BAMFI has taken on the task of helping Black families seek justice for their missing loved ones, covered in the HBO Documentary Black and Missing.
“There was a lack of urgency demonstrated in Jelani Day’s case. That seems to be the norm with missing people of color, male, female, or child,” said Wilson.
On Oct. 25, the coroner announced Day’s cause of death was a drowning, which Wilson said has clear implications.
“That preconceived notion, that he died because of drowning—are they trying to say he committed suicide?” asked Wilson.
Bolden Day insists that her son was a strong swimmer, a member of his high school swim team, and he gave no indication he was experiencing suicidal ideation.
Being Black in a Predominately White Community
The twin cities of Normal and Bloomington Illinois, as they are called by locals, are majority white. Normal, where ISU is located, is 90% white. The Black population at the school is only about 9%.
In 2019, Black students at ISU gathered in protest after the Black Homecoming Committee posted to Twitter about the difficulties they were encountering during planning. The protesting students alleged that ISU’s diverse student populations were tokenized and called for greater transparency and support.
Eric Jome, ISU director of media relations, said that administration met with students many times to keep the dialogue open and to implement changes that addressed their concerns.
“We had a number of efforts to increase diversity on campus and create a more welcoming atmosphere. It continues to be something we work on,” said Jome.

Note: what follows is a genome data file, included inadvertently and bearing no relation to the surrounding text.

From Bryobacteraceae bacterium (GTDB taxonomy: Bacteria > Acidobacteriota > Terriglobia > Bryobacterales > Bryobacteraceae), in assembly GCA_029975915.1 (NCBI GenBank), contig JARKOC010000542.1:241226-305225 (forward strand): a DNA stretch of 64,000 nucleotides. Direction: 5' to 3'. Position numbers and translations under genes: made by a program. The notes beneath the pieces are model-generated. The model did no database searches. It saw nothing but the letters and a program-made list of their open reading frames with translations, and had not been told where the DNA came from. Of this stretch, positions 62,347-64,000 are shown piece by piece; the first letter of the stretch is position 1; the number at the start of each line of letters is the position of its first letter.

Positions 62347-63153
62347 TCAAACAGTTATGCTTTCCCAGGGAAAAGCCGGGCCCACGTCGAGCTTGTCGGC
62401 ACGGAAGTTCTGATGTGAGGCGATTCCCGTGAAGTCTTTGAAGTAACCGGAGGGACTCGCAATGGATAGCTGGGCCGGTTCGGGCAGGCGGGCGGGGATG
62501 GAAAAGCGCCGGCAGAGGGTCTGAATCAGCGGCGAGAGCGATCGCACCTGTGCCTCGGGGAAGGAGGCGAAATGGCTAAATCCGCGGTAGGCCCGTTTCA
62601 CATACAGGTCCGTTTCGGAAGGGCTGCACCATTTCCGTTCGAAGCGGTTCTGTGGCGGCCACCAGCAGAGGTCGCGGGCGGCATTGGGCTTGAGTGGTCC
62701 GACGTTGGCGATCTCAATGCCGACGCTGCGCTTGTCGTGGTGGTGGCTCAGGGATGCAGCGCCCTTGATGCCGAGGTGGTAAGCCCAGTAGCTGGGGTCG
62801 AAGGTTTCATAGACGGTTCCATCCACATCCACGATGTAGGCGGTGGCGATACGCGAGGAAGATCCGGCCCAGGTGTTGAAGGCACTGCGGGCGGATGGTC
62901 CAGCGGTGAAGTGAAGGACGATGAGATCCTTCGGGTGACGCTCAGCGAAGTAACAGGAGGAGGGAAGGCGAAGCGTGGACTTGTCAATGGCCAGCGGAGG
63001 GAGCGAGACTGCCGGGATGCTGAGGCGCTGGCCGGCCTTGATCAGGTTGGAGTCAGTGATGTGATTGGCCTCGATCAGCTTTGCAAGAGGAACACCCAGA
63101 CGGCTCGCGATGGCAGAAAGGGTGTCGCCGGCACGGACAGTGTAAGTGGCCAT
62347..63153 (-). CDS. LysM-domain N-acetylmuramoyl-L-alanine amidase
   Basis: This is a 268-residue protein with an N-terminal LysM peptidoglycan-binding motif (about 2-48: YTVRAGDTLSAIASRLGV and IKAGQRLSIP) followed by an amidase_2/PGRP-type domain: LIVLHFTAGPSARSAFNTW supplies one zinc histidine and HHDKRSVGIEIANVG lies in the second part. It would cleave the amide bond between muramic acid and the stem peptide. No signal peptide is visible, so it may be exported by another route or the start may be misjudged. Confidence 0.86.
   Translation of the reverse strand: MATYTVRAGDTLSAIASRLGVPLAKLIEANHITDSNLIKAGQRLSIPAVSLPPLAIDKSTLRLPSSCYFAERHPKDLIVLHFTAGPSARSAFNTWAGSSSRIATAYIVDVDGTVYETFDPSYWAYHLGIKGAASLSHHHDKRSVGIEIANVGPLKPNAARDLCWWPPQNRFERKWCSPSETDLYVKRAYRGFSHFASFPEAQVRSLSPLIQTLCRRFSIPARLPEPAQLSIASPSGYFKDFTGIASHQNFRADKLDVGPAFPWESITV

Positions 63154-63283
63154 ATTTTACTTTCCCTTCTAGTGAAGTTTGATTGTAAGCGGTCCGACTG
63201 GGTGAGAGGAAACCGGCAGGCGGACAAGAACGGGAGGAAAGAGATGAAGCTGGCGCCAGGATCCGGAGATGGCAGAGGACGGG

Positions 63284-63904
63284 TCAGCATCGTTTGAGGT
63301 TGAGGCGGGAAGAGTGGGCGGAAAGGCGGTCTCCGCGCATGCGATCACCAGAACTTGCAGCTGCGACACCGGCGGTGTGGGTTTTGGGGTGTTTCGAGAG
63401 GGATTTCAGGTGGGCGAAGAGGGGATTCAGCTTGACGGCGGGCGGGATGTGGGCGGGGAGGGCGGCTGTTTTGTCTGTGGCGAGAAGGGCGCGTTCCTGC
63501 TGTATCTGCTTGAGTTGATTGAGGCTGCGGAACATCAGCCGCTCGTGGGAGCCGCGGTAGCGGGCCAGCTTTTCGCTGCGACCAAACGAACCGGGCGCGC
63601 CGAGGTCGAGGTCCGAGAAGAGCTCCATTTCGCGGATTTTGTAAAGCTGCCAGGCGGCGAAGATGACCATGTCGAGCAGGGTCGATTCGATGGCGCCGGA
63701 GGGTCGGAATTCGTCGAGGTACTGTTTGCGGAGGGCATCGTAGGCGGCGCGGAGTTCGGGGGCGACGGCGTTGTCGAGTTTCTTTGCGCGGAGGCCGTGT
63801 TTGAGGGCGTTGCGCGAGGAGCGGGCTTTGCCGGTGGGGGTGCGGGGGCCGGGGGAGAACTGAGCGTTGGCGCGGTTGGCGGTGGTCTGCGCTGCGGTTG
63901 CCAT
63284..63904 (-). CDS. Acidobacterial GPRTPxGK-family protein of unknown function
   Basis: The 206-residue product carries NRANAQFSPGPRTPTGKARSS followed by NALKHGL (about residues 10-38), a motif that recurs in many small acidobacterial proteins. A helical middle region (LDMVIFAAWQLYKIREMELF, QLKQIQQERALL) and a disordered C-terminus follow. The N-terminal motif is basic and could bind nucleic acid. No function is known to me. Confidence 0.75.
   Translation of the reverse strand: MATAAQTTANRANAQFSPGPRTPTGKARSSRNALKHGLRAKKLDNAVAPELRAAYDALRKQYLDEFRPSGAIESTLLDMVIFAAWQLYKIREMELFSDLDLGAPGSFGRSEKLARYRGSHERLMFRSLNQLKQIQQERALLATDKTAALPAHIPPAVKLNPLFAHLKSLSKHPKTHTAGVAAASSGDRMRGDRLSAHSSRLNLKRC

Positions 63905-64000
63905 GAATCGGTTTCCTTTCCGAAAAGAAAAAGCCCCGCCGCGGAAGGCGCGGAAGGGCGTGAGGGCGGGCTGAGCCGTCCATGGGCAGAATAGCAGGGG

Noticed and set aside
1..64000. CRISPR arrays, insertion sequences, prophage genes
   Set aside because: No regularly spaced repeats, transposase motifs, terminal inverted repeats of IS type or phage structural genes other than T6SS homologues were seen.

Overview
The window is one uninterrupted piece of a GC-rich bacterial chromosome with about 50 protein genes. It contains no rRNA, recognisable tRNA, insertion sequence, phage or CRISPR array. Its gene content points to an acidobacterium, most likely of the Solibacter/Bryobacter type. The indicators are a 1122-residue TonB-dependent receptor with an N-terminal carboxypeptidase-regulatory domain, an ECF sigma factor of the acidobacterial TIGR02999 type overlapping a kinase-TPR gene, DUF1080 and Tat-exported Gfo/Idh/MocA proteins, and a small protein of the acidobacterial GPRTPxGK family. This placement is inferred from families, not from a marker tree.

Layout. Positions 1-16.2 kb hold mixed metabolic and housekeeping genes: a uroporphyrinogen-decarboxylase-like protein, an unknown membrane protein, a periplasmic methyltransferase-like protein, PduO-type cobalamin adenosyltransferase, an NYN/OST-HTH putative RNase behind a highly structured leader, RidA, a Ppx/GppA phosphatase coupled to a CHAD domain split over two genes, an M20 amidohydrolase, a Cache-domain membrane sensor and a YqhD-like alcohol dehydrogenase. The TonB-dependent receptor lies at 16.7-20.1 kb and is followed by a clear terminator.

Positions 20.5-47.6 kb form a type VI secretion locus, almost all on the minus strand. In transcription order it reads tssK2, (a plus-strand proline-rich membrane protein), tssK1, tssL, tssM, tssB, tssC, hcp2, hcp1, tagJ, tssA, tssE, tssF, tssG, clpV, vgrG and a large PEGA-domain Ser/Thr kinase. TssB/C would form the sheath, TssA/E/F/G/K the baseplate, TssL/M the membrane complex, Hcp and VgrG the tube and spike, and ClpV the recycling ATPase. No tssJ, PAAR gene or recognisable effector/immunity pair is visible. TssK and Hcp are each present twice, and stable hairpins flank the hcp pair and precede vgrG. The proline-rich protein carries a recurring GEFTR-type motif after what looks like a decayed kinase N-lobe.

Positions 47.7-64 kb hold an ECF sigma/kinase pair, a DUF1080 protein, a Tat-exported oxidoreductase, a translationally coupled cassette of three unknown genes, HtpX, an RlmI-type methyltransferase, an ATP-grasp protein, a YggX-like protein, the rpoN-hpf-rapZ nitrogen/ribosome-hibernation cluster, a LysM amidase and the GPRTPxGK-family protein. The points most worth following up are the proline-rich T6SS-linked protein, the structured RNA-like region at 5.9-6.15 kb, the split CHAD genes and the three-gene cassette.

After the murder of George Floyd in 2020, Jome said more students came forward to express their “concern about things in the community, on campus.”
That concern became more vocalized after Day’s disappearance.
“It was another traumatic event, with a lot of unanswered questions to the exact circumstances,” said Jome. “We as an institution tried and continue to try to support the students throughout. Our counseling center and our multicultural center became an important point of contact for students.”
Dr. Venus Evans-Winters, a former professor of education at ISU, said while she was there, she experienced racial slurs and microaggressions both on and off campus.
“I’ve only been called a nigger in the city of Bloomington,” said Evans-Winters. “I don’t believe I reported it. It’s so commonplace, she said, adding that she and her Black colleagues “didn’t become accustomed to it, we just adapted to it.”